I was working for a tech startup in ’98 that was growing by leaps and bounds, and one day they re-orged the department and promoted this guy, let’s call him Teddy, who had been there for like two weeks to manager.
He had four or five people working for him, and he treated them all like sh*t. They were all self-motivated, senior-level people, and he treated them like children. He micromanaged their work, berating everything they did, complained when they had to leave work for stuff like a dentist appointment or a sick kid.
When he first took over, he tried to enforce a policy where none of them could check in code unless he code reviewed it in person and then did the check in himself (that lasted less than two weeks).
He reviewed an existing, approved schedule for a software release, decided it wasn’t aggressive enough, told his superiors that they were going to pull it in by three months, and then ordered everyone to work weekends. Not because there was a business need, but because he wanted to show them that he could get stuff done.
After a few months, this woman, let’s call her Kelly, who was working for him gave her two weeks notice, saying that she was offered a managerial job at another company. Teddy lost it. You could hear him screaming through the walls of his office, then as she walked out of the office and he followed her to the exit, shouting at her the whole time: you’re f*cking worthless, Kelly, you’re going to fail, don’t come crawling back looking for a job, I’m glad to see you go, now I can hire someone with real skills, etc.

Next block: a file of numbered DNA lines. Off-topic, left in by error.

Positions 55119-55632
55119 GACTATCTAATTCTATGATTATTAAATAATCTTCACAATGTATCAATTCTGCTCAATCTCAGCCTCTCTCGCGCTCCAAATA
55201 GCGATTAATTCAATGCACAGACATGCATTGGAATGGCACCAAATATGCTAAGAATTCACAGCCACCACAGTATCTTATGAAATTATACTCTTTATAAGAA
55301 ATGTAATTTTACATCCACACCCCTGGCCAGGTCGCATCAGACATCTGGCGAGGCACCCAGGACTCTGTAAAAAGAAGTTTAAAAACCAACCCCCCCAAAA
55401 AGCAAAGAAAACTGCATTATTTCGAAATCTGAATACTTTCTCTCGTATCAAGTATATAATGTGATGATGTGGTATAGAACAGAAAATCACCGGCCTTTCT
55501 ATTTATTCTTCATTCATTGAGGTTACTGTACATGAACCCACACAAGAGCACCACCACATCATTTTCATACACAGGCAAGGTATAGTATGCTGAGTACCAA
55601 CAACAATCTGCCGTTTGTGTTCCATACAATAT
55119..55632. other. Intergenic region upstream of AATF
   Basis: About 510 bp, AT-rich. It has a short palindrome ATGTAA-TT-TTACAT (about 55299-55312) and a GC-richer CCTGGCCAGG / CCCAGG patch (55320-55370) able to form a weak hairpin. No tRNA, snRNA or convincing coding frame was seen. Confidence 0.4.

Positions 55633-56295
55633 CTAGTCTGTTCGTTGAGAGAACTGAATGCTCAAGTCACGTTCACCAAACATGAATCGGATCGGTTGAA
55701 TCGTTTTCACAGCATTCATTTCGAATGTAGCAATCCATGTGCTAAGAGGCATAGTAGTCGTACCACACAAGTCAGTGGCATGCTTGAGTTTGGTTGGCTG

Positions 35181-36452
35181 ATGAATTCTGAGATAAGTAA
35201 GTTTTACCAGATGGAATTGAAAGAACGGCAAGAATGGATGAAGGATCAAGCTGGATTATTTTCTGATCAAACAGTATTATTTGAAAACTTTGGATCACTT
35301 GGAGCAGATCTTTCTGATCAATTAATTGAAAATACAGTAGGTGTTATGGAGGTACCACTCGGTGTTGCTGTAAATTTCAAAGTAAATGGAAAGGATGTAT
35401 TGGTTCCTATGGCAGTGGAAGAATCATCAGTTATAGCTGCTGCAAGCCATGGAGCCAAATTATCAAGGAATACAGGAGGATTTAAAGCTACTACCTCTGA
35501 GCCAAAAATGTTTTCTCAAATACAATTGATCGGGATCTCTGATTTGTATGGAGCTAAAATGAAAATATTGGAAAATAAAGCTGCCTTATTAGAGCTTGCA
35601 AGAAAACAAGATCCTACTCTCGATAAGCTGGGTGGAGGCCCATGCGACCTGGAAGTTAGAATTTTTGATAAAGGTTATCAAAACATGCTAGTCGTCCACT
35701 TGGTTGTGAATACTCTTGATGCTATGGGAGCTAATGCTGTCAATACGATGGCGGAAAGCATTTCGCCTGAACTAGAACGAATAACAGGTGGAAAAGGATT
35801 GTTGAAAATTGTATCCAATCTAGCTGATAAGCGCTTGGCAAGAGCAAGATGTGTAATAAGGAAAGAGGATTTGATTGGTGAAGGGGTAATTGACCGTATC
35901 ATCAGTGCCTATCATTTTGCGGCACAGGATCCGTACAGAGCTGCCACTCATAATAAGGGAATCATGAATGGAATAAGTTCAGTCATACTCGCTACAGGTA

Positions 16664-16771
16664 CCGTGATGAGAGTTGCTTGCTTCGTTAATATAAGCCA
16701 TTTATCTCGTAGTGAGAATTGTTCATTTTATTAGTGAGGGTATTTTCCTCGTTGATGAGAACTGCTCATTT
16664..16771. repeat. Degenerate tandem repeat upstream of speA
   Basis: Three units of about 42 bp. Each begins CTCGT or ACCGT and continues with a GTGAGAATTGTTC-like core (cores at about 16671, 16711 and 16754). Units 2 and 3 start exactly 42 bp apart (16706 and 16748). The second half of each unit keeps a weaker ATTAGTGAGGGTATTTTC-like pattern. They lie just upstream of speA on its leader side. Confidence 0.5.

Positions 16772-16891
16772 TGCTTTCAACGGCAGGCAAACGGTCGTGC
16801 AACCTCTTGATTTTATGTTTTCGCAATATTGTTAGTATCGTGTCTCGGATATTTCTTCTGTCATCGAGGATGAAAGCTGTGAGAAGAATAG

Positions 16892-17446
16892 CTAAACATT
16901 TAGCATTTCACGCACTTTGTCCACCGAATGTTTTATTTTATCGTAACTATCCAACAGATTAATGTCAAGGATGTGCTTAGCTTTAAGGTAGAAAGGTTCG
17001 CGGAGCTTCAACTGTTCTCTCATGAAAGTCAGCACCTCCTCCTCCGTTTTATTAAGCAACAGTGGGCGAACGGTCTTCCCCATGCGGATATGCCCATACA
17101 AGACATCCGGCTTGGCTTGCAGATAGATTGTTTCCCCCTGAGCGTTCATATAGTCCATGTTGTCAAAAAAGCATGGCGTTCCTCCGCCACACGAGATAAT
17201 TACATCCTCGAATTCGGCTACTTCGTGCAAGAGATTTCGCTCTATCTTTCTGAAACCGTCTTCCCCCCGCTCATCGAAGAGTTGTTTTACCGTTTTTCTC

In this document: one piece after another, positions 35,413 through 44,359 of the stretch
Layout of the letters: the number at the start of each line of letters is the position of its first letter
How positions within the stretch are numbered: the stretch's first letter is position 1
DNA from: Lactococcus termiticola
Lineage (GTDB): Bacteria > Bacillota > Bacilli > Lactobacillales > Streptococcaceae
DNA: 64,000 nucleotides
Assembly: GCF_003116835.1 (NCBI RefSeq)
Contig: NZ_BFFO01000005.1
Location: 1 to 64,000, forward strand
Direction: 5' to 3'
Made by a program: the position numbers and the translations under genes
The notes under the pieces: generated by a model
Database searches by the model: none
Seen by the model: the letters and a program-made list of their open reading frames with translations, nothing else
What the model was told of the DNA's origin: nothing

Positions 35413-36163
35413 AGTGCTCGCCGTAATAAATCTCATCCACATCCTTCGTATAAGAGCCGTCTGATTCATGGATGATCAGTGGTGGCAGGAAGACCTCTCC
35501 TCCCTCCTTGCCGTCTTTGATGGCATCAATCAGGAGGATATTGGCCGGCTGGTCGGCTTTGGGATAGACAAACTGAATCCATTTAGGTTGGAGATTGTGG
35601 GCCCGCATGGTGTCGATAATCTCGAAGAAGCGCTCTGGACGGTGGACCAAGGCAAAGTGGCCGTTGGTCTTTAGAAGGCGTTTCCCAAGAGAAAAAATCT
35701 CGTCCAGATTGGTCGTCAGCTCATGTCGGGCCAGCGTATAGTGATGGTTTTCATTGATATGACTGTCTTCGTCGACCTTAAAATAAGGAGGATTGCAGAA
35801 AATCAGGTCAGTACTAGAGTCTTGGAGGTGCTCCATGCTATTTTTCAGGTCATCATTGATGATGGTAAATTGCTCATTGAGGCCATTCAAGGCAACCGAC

For at least a month after she was gone, he would randomly just say sh*t like “I can’t believe that b*tch just up and left, what a c*nt” or “Oh, Kelly really f*cked things up good. We’re probably going to miss our release date because of how she left things.” HR sat down privately with the guy to talk things over, and then he started b*tching about HR. “They’re covering their asses so they don’t get sued. They don’t give a sh*t about good company men like me.”
A few months later our company was acquired and we went to the welcome meeting that the other company had set up.
Their CTO and the VP of Development spent about a half hour each talking about strategic vision, how the changes would affect us, the usual stuff, and then the VP said, “But there will be at least one familiar face to help with the transition. I think most of you know Kelly Johnson, she used to work here, she’ll be the senior manager in charge of the products team moving forward, so…”
Everyone looked back at Teddy, who was white as a sheet and looked like he was about to have a heart attack. He was gone within a month.
Sometimes the best revenge is not having to say a single word. The expression on Teddy’s face must’ve been gold!
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